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Published:February 7th, 2007 05:17 EST
Iraqi troops continue to progress, learn life-saving skills

Iraqi troops continue to progress, learn life-saving skills

By SOP newswire

FOB HONOR — As the only medic on his Military Transition Team, Staff Sgt. Raymond Mainor has no problem staying busy. 

Along with providing day-to-day care for the MiTT’s Soldiers and interpreters, the medic from the 4th Squadron, 9th Cavalry Regiment, 2nd Brigade Combat Team, 1st Cavalry Division, is also responsible for advising and assisting Soldiers from the 3rd Battalion, 5th Brigade, 6th Iraqi Army Division with their medical needs.

“My job is to help improve the standard of medical care of my IA counterparts,” Mainor explained. “This is anything from basic sick call to doing emergency medical care on the battlefield. - anything to help conserve their fighting strength.” 

To this end, Mainor recently shifted the focus of his attention from the IA medics to the regular Iraqi troops during a combat life-saver course he conducted here Jan. 23.

CLS is a common course for U.S. Soldiers that focuses on honing basic medical skills necessary to treat a casualty until trained medical personnel can take over. 

“This is just like we do in the United States,” Mainor said of the class. “We’re taking the regular Soldier who’s going to be out with his buddy and giving him some basics where he can treat himself or whoever’s in his vehicle.”

Mainor said he wanted the training to be as similar as possible to the training U.S. Soldiers go through, and before getting into any hands-on exercises he focused on some of the basics of medical care with the Iraqi troops. 

A variety of topics, to include controlling bleeding, airway management, the treatment of different types of burns and splinting a fracture were discussed during the classroom portion of the training.

According to Mainor, the class of about 20 Iraqis appeared interested and eager to learn all that they could.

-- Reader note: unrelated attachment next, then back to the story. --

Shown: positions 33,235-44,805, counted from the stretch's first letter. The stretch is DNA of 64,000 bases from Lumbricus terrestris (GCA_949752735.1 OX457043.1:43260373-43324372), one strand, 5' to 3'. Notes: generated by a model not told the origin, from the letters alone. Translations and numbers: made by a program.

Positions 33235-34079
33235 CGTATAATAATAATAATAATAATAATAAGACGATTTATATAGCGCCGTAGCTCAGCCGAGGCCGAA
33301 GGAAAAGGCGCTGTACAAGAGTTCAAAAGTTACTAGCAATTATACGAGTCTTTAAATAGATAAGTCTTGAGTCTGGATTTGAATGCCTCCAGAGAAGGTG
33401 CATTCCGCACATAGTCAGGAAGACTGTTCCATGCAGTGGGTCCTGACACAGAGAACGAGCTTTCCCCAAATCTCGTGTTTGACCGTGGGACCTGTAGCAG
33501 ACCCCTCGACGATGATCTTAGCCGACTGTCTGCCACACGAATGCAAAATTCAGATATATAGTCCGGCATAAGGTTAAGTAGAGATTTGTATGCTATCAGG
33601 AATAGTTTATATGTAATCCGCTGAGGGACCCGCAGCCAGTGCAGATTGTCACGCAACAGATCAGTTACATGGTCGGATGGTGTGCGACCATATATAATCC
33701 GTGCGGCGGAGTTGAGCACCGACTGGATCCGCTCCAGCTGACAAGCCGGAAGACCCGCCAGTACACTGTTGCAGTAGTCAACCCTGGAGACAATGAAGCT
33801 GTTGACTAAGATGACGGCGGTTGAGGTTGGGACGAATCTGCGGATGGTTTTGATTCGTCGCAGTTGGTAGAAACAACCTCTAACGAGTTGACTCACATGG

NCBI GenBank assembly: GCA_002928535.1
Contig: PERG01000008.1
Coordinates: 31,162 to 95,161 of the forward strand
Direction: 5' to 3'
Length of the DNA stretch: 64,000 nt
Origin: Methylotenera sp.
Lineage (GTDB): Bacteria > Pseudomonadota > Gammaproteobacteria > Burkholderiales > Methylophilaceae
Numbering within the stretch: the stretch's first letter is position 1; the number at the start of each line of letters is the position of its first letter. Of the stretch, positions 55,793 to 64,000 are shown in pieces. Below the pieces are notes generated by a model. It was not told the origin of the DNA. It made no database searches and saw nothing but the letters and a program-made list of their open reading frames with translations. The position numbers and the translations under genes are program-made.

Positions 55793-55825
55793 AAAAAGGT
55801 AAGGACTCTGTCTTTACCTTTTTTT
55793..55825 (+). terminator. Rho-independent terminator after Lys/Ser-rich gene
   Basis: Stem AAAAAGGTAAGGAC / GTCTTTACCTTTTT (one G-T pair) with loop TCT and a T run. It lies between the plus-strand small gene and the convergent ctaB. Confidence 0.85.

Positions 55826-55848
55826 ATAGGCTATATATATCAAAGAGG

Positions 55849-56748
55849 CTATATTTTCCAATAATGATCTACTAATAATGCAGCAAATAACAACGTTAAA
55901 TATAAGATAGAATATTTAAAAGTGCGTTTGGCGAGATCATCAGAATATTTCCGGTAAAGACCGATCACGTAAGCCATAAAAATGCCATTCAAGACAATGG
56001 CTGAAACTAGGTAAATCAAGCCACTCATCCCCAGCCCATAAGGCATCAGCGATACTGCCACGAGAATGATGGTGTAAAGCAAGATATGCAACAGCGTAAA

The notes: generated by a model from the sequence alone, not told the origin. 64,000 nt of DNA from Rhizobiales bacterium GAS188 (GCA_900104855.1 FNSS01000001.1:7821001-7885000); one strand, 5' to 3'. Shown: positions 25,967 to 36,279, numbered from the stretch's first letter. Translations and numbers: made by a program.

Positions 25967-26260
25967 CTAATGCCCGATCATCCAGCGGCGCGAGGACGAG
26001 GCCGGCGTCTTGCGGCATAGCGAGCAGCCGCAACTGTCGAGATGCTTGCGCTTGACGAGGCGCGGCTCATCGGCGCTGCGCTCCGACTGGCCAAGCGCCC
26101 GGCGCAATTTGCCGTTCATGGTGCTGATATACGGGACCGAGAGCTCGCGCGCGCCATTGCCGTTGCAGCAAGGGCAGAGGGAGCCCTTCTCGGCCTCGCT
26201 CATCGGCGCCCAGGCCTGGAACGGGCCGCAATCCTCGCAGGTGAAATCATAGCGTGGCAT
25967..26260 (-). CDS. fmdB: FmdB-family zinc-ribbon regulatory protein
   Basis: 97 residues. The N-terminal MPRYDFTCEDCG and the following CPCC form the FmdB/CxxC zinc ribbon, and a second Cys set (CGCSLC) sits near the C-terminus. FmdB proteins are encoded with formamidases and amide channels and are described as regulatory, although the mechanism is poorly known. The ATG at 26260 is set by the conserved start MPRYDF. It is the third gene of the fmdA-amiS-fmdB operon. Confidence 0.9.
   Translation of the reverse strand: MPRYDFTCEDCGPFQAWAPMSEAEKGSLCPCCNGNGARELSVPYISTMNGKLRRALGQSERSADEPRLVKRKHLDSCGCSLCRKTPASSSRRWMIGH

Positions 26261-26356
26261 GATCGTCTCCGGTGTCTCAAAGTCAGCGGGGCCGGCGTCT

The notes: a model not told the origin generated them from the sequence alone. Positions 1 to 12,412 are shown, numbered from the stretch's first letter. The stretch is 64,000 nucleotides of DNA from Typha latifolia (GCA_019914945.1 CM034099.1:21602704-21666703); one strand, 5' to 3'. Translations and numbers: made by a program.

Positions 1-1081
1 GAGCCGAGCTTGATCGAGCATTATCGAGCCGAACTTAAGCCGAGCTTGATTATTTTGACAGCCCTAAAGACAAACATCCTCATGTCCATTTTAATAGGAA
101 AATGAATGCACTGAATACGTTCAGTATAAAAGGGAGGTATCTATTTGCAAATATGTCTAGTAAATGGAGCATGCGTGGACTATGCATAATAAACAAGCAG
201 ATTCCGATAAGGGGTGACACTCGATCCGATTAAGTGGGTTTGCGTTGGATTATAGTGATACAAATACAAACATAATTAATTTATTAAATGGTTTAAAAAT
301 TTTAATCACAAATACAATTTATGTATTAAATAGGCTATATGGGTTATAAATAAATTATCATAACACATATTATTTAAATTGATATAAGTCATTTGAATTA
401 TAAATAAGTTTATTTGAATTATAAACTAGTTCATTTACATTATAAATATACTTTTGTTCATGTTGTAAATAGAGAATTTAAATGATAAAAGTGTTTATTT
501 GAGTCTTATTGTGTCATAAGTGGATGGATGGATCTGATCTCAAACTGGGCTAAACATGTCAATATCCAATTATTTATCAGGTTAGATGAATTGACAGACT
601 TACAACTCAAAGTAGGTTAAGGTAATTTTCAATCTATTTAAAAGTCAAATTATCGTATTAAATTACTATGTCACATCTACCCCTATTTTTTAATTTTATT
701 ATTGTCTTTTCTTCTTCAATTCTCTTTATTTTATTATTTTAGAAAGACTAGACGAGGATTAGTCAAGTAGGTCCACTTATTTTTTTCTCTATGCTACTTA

“They’re very receptive,” Mainor said. “This was supposed to be a class of only eight, but it kind of grew. They stop by and sit and listen, which is good, I don’t mind that, I’ll teach anybody that’s willing to learn.”

Iraqi troops said they understand the importance of each of them having some basic knowledge about how to provide medical care. 

“We have to know this class because we go on a lot of missions. If somebody gets injured you have to know how to treat them,” said Faisal Ghazee Hadi, one of the students in the class.

After completing the classroom portion of the training, Iraqi troops moved onto what is probably known as the most notorious part of CLS – inserting an intravenous needle. 

The Iraqis gathered around Mainor, as he went through the entire process of preparing and inserting an IV step-by-step, before attempting the procedure on each other.

For most of these troops, it was the first time they had done anything like this, and while some were obviously a little nervous, with Mainor’s guidance, they each successfully inserted and started an IV. 

“We learned a lot from this class,” Rafid Mahmood Mohammed said, adding, that the class gave him more confidence in his ability to provide emergency medical care. He said after going through the training, he is confident he would be able to apply what he learned on the battlefield.

Mainor said he will continue to conduct CLS training sessions as he works toward his goal of having at least one CLS-qualified troop in every vehicle that leaves the FOB. 

“We’re trying to make the first responder close at hand,” he explained, “so if things go down, somebody’s right there.”

(By Sgt. Robert Yde, 2nd BCT, 1st Cav. Div. Public Affairs)